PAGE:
After all was said and done, it seemed to be the month everyone tried to screw me.
First there was Dan, my son’s pitching coach. Dan charges, of course, by the lesson, and I’d started out buying a 5 pack and followed it up with a 10 pack, so let’s say 15 altogether. I had six lessons left when I reach out to schedule the next two (Parker was learning to hit so both boys were getting lessons now). After we’d settled on a time, Dan replied: “We also have to re-sign you up on Tuesday.”
After being confused by this statement, I wrote: “Thought I had 6 or so lessons left. I can check.”
What followed was quite a bit of back and forth debating how many lessons remained. Now, I certainly make mistakes, but I pride myself on being pretty organized. I took a good 30 minutes after his text to research both my calendar and our texts to see what was what. I wrote down the date of each lesson we’d had so far. I saw I was right – we had six left.
One of the dates Dan said we had a lesson turned out to be a time he suggested but I declined. The unfortunate element of getting into something like this with a service provider is you never really know if they truly accept your version of reality, or if they’re just surrendering in order to keep a customer happy. Either way, these misunderstandings are unfortunate. I’ve often wished Dan had a better system, like having parents initial a form next to the lesson number just received so all were always on the same page.
The first was for the usual monthly retainer I pay him to keep the books, record transactions, handle whatever forms the government demands I fill out, etc. The second was for filing my taxes, which I had assumed was included in the retainer. Once again, it looked like someone was either being sloppy or trying to get over on me. I fired off a nice email to him (always stay nice) and got an out-of-office reply – I’m still waiting to hear back.
And then the coup de grace came from Regus — the company which runs the office space I use. Now, I have been a Regus customer for a good six years and, in that time, they have managed to screw up my billing every single time I’ve switched plans (which is about 3 overall). And when I say screw up the billing, I mean they continue to charge for the old plan (which supposedly has been cancelled) AND start charging for the new plan.
The last time I changed plans in January, I specifically told the manager of the problem I’d always had and he assured me it wouldn’t happen again. Well, wouldn’t you know it, a few days ago I was notified of two charges being applied to my credit card by Regus — both for similar (but not exactly the same) amounts. The charges looked like monthly fees, each for a different plan. When I tried to find the invoices that the charges were for, I found one but not the other. I sent the transaction statement to Regus and asked where the missing invoice was, which they quickly found and sent over. I was stunned. The invoice was for one of my old account numbers.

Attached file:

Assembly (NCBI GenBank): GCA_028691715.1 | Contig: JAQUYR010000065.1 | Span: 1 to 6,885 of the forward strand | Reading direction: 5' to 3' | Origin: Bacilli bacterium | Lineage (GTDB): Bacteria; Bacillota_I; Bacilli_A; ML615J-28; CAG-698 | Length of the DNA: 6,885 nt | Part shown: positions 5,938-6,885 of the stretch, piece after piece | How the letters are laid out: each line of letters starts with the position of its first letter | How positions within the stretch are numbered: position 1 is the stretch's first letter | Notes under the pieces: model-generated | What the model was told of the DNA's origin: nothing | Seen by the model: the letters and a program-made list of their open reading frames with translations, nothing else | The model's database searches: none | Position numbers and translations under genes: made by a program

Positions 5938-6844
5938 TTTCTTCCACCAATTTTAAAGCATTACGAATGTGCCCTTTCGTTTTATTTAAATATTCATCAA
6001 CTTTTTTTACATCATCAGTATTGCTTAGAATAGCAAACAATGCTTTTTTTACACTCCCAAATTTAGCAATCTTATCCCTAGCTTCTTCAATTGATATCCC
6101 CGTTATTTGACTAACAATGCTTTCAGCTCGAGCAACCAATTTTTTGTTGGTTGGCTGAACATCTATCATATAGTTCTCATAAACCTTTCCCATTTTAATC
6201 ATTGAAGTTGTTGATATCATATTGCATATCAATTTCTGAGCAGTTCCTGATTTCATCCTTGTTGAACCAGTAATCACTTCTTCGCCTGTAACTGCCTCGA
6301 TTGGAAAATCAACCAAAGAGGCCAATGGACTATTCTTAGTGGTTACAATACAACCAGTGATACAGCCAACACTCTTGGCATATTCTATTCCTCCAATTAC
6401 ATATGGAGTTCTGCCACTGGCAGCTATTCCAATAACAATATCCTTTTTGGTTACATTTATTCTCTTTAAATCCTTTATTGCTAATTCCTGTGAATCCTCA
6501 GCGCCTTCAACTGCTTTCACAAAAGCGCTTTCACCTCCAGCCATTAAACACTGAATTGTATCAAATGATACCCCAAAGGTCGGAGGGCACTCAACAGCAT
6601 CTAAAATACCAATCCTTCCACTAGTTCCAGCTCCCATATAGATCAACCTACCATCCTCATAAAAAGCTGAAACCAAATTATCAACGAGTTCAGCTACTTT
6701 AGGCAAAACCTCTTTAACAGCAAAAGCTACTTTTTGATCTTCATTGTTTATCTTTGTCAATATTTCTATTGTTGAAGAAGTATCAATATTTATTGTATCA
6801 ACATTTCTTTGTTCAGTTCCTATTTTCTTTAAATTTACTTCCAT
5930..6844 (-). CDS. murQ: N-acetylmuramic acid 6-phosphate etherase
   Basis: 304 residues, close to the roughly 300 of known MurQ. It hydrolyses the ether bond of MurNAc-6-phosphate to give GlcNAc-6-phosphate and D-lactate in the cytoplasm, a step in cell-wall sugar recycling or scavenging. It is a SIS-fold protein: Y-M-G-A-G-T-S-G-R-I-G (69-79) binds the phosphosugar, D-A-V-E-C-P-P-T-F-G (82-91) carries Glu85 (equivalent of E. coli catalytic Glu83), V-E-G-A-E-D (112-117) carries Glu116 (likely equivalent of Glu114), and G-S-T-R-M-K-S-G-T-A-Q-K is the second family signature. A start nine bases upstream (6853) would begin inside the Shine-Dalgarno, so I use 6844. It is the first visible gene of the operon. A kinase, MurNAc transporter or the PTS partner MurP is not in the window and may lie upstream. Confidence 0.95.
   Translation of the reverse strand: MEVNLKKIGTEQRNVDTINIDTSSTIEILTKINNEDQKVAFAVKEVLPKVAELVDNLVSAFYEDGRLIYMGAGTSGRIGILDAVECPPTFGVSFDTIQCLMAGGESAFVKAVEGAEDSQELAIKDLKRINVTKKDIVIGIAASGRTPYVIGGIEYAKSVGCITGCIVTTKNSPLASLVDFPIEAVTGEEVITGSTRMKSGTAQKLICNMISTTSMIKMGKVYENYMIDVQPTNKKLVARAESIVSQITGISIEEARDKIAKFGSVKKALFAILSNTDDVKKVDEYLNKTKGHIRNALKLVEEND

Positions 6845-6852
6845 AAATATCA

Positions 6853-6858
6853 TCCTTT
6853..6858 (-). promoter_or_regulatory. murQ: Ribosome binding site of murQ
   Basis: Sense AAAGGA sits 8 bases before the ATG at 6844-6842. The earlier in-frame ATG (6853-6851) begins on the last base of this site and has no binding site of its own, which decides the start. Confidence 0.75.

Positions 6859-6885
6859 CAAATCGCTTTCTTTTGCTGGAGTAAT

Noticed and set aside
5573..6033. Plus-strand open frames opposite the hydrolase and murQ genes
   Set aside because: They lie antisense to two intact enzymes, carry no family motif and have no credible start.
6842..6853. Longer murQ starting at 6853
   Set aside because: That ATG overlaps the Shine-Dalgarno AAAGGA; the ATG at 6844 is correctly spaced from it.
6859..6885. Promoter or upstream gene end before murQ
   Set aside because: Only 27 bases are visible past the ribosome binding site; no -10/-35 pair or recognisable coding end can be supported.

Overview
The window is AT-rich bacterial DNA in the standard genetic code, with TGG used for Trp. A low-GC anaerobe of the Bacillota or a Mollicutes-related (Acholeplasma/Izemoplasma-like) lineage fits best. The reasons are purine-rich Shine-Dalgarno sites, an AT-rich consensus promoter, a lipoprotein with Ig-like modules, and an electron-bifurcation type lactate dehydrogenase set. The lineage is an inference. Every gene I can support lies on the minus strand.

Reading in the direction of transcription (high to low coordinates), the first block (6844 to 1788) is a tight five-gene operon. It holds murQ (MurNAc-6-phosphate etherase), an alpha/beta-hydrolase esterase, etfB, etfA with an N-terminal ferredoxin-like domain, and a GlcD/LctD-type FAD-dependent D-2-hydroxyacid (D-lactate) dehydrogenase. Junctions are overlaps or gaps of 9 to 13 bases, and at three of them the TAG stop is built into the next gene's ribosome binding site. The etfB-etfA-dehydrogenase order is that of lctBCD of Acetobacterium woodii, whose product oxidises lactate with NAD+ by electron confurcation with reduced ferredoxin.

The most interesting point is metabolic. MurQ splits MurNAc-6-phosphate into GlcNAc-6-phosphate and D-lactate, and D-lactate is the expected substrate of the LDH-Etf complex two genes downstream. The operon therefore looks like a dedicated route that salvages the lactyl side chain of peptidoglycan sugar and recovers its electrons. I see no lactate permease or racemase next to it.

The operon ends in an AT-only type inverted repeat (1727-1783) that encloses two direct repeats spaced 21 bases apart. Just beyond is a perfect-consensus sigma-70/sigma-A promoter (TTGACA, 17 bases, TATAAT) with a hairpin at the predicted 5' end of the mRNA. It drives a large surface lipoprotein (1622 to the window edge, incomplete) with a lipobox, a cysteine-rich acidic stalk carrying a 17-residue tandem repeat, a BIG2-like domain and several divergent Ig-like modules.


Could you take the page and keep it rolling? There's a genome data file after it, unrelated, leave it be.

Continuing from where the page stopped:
After letting them know about this I, of course, received a reply that I was right – “It seems like they are still generating an invoice with your old account and we need to correct this.”
And oh, it gets worse, rather than saying we’re going to fix this, I was told:
“The easy and the quick way to correct this is, you can call Help Desk at Regus @ 1.888.866.9799 OR I can raise a ticket to our billing team which can take a long time. Let me know if you have any further questions.”
Now I was mad. So YOU screwed up as a company, and are telling me the easy and quick way to get it solved was for ME to take MY time, get on the phone with a stranger and play, “parse the account numbers” until they understood what the hell I was talking about. No thanks.
I replied: “Please raise the ticket and have them ensure I didn’t miss any other bills that were generated from this old account which I paid. Let me know how it goes.”
The next time I went into the office I had a talk with the manager Lara, who had sent the above emails.
“Lara, I’ve got to tell you something, and I hope you understand. Nothing is more important to me than my time. I’ve got a business to run. I’ve got to spend my time thinking about it and not fixing a problem your company caused. I don’t care if it takes longer for you to solve it, because that’s your time being spent, not mine. In fact, the suggestion that it’s easier for me to solve your problem than for you to do it infuriates me.”
But then again, I’ve always been pretty intolerant of wasting my time. I can remember waiting to interview for an assistant manager job at a pool when I was 17 or so. The manager wanted me to get the job; and all I had to do was get through an interview with the recreation director or whoever she was. I was on time for my appointment, but from where I was sitting, I could hear her having a nice personal chat while my appointment time came and went. It was at least 15 minutes past our meeting time when she came out to get me. I was visibly irritated and, when she asked me why, I told her.
Yes, this caused a big hullabaloo, but my manager (I’d been a lifeguard at the pool for years) fought for me to get the job and won.
People guard their money with their lives, yet fritter away their time as if it’s nothing. To me, there’s actually nothing more important. Napoleon once said, “Space we can recover, time never.” Small wonder then I’ve got little patience for those who look to waste mine.